. Now by 'us’ I’m presuming he meant Western travelers. Obviously unwilling to even sit on a boat with local people and risk having to mix with anyone other than fellow Westerns, these stupid kids would rather stand around on the dock all day and risk missing their boat to Luang Prabang than be separated from their mob of friends. I don’t possess enough words to explain how I feel about people like this; unfortunately some people travel half way around the world and still only want to interact with people from their home country. Tom and I tried to explain to them that the boat which we were on was going to Luang Prabang and if they wanted to get there than they should get on board before it sailed off and they were stuck in this town for another night. One or two people got on but the majority just stood there staring at us and at this point Tom and I really lost our rags. Before too long we were off on our way, leaving the mob of backpackers perched on the edge of the dock looking like a herd of confused sheep.
We were really happy because the boat we were on today actually had seats plus we had managed to nab the best seats on the boat which were near the front where we could stretch our legs out over our luggage. Able to see out of the windows today we were lucky enough to take in some of the most amazing scenery of the trip so far. In the early morning haze the Mekong and surrounding jungle look like a beautiful painting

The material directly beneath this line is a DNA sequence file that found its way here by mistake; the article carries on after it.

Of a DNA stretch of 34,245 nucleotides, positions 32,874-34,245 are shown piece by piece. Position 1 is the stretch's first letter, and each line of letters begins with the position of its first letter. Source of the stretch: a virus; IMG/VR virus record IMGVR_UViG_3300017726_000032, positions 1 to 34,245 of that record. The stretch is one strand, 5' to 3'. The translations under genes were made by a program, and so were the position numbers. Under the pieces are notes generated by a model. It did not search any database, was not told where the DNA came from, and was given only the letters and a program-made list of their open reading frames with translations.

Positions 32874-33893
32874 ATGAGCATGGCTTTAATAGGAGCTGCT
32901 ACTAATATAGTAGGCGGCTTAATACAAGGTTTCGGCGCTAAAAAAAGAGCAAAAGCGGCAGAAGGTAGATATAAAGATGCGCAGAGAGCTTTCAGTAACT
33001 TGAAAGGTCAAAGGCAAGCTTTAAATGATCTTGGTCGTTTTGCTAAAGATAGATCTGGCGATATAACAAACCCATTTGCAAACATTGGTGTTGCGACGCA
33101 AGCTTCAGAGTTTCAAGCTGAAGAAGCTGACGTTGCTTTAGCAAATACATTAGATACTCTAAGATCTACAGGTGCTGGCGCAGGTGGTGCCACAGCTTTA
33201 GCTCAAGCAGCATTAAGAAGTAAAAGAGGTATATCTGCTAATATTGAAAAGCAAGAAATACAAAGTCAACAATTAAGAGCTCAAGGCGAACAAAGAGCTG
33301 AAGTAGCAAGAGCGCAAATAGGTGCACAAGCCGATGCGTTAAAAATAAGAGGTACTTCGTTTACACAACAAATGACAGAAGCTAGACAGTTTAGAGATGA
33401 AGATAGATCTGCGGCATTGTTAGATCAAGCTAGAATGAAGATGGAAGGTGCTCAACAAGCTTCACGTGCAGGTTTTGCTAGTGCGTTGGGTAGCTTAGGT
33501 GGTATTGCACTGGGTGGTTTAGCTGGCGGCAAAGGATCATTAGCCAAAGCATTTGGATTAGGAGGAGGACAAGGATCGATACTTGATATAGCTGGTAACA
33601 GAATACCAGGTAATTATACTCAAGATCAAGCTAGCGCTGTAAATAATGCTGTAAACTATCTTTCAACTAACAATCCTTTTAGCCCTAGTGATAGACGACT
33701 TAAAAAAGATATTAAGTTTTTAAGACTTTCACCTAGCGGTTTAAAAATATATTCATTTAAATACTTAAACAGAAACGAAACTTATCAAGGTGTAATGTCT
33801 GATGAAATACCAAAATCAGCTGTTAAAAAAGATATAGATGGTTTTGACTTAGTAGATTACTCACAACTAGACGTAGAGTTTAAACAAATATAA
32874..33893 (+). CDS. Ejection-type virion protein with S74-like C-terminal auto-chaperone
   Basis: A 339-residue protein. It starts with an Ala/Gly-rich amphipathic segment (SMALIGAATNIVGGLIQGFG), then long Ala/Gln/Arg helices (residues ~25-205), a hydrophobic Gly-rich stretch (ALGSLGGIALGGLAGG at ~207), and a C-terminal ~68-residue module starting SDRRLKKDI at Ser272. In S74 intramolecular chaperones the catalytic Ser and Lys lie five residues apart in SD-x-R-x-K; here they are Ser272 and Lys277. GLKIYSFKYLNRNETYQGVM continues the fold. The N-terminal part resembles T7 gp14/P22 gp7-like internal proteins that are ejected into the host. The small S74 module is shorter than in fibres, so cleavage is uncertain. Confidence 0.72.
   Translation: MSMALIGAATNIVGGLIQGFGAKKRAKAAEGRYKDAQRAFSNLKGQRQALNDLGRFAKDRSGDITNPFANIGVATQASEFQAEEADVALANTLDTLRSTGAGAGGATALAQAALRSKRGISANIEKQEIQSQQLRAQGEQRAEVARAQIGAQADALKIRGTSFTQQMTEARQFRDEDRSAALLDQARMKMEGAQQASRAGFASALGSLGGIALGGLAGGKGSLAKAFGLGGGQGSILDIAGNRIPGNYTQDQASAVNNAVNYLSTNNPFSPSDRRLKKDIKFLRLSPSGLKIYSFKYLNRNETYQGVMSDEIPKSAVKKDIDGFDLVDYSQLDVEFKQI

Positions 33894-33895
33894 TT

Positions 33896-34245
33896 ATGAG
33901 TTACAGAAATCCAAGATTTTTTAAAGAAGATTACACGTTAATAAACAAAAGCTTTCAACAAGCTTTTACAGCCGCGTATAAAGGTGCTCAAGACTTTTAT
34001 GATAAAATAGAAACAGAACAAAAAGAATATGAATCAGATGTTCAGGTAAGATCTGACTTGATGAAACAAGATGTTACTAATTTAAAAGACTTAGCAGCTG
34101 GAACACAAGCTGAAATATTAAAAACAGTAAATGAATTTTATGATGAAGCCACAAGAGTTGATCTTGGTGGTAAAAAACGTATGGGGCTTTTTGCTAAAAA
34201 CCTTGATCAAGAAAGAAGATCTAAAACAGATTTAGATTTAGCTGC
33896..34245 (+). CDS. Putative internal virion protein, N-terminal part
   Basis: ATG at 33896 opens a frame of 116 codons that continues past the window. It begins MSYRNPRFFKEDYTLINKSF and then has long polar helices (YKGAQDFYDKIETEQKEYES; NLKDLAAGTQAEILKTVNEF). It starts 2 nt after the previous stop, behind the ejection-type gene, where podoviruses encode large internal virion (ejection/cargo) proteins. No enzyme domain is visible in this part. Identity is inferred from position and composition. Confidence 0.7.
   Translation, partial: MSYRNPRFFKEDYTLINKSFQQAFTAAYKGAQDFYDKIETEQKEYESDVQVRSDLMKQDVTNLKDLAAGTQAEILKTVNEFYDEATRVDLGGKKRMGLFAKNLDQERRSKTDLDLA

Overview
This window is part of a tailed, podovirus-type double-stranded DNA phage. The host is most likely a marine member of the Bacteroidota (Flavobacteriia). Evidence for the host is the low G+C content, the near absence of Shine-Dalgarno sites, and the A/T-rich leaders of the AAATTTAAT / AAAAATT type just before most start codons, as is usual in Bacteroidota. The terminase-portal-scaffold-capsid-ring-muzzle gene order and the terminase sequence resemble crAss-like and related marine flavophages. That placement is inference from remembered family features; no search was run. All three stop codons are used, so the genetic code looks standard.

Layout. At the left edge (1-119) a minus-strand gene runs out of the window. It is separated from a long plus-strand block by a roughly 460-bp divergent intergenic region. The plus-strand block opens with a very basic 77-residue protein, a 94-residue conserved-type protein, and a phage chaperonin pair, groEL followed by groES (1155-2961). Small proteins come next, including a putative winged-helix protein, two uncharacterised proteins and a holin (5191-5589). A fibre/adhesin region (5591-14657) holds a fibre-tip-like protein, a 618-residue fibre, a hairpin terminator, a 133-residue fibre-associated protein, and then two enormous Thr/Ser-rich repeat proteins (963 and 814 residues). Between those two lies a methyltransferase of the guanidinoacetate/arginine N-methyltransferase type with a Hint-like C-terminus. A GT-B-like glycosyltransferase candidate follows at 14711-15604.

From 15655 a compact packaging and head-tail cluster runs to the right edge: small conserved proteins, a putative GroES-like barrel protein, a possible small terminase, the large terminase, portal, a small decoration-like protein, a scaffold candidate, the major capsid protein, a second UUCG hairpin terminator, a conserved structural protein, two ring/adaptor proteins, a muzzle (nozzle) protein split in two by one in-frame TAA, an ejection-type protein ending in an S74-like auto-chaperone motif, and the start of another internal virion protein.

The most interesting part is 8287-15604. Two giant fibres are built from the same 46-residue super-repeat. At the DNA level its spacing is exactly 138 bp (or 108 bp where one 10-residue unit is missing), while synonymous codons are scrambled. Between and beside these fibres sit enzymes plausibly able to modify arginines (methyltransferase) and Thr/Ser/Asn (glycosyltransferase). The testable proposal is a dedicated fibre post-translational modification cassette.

. Layer after layer of mountains slip into the river, monkeys whoop whoop in the trees and parrots flutter above your head. The sun was sizzlingly hot despite it still being early and steam was rising from the shallows. The banks of the Mekong are made up of alternating sandy bays and limestone crags that jut up out of the water. The water-level of the Mekong is really low at this time of year and every now and then the bottom of the boat would scrape along the riverbed or we would hit a series of rapids and the boat would sway and splash all the passengers. For mile after mile we would see nothing but jungle and rocks and then we would spot a tiny bamboo hut deep in the jungle or on the river bank and it was amazing to think that someone actually lived such a solitary life cut off from the rest of the world; there are no roads or even paths through the jungle, so it must be a very lonely life with no-one but the Mekong fish for company. Our journey today would take about 8 hours and along the way we only saw about 5 villages; some where no bigger than half a dozen houses while others had about 30 bamboo huts, none had electricity, roads or concrete buildings and they all relied on boats such as ours for their only way in and out of their villages. Our boat was full to capacity however Asia is renowned for overfilling their boats and pretty soon we were pulling over to some of these villages to pick up other passengers. As we approached the villages we would see someone stood on the nearby cliffs waving a flag or t-shirt above their head and this was a signal that someone wanted picking up in the next village. By lunchtime our boat was overflowing with passengers from the Mekong villages. And as we have learnt since we’ve been in Asia lots of passengers means tons and tons of luggage in all shapes and sizes; some of the luggage on our boat included 3 motorbikes which were strapped to the roof, a basket of crowing cockerels, a couple of bags of rice and some big pans full of curry with clingfilm over the top